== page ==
City school board approves $1.3 billion budget

School board members call for greater transparency for budget process

May 25, 2011|By Erica L. Green, The Baltimore Sun

The Baltimore school board approved Tuesday a $1.3 billion budget for next year that gives principals less discretion over spending and allows city schools CEO Andrés Alonso to implement a central office reorganization.

The fiscal year 2012 budget will increase by $82 million, most of which is designated for specific uses, school officials said. Expenses, notably salaries and fringe benefits, would rise.

While the amount of money being allocated to schools will increase by $11 million, the amount of "flexible funds" — money allocated to principals to staff their schools and provide resources for their students — will decrease by 4 percent.

Alonso called the budget the most difficult that he's ever done, though not as radical as in previous years. He added that safeguarding schools from budget crunches "had gotten really tight in a context where many things were growing in cost." He added that operating revenue has remained flat, while enrollment has increased.

Along with approving the budget by a 7-2 vote, city school board members also approved a reorganization of the central office that will fill a $175,000 deputy CEO position that Alonso created in 2009. In addition, the district will hire 15 executive directors who will be responsible for coaching and evaluating principals. The directors will be hired at grant-funded salaries of $125,000.

The decision to create the director positions has been opposed by the principals union president, who said they are unnecessary when principals are cutting staff. But city school advocates spoke in support of the move, saying it would alleviate the pressure of two people being responsible for principals in 200 schools.

"It's impossible for two people to be [responsible for] 200 principals at a time when principals are under tremendous pressure," said Bishop Douglas Miles, co-chair of Baltimoreans United in Leadership.

Alonso will also triple the number of people in school support "networks," which he created in 2009 to act as liaisons between schools and the central office.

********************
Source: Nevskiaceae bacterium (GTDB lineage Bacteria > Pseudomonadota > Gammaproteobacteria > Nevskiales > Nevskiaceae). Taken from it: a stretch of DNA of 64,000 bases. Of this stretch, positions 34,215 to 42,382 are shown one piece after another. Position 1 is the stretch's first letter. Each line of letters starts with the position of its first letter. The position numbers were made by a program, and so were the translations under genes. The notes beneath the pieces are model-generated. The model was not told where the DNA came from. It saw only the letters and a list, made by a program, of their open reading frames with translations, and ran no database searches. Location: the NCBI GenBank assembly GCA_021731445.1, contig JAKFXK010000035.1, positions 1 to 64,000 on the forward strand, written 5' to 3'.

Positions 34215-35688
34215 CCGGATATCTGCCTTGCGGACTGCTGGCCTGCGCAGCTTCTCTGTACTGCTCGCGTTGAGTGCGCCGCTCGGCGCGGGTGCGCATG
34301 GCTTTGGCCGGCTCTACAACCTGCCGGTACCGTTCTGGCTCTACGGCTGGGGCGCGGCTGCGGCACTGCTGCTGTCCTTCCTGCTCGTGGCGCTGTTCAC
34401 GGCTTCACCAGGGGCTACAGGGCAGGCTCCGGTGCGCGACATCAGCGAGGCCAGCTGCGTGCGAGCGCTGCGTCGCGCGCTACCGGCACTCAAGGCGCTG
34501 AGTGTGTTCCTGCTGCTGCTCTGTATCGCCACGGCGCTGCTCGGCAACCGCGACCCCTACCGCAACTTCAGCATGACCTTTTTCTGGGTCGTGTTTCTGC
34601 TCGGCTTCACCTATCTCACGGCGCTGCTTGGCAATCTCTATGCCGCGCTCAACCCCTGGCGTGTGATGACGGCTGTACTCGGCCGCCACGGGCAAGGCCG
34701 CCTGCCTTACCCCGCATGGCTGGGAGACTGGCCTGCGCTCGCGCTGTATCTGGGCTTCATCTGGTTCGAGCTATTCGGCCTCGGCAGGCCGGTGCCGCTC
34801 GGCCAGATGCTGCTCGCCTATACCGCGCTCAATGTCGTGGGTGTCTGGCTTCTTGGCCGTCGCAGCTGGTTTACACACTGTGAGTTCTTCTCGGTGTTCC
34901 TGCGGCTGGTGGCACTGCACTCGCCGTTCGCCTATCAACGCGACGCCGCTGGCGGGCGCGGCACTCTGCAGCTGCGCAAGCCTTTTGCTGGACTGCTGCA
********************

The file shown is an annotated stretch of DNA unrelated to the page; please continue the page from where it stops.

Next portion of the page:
The network expansion to more than 150 support staff came at the expense of 89 currently filled central office positions that have been eliminated. The elimination cut the central office budget by $3.6 million this year, even though the number of administrative positions has grown by nine since last year.

Bill Bleich, an English teacher at Polytechnic Institute, voiced his concerns at the meeting Tuesday about the expansion of the networks as Poly looks to cut nine teaching positions next year. He told Alonso that while networks may "go around helping principals, they don't do any work in the classroom."

"We're talking about increasing the number of people who have bureaucratic positions," he said.

During a lengthy debate, city school board members expressed concern about the lack of public engagement during the budget process and noted that members had received the full budget booklet, including an extensive reorganization plan, on Friday.

Members asked that the district give a full presentation on the reorganization at its next meeting.

The city's Parent Community Advisory Board, which received a presentation from Alonso on Thursday, presented its recommendations about an hour before the budget was passed.

Melanie Hood-Wilson, who spoke on behalf of the group, expressed concerns about funding cuts. She said the group recommended restoring $500 per pupil to the additional funding that schools receive for basic and advanced students, and decreasing the number of executive directors from 15 to 10.

The board approved the school budget timeline that was followed this year, but said that it would change next year.

"I feel very derelict about not hearing enough from the people whose money we are spending," said school Commissioner David Stone, who voted against the budget because of the process. Shanaysha Sauls, echoing his concerns, also voted against it.

Alonso said he understands that the budget process will have to be done differently, even though several streams of revenue, including the state and city budgets, were not determined until April.

"The budget process for 2013 starts tomorrow," Alonso said.

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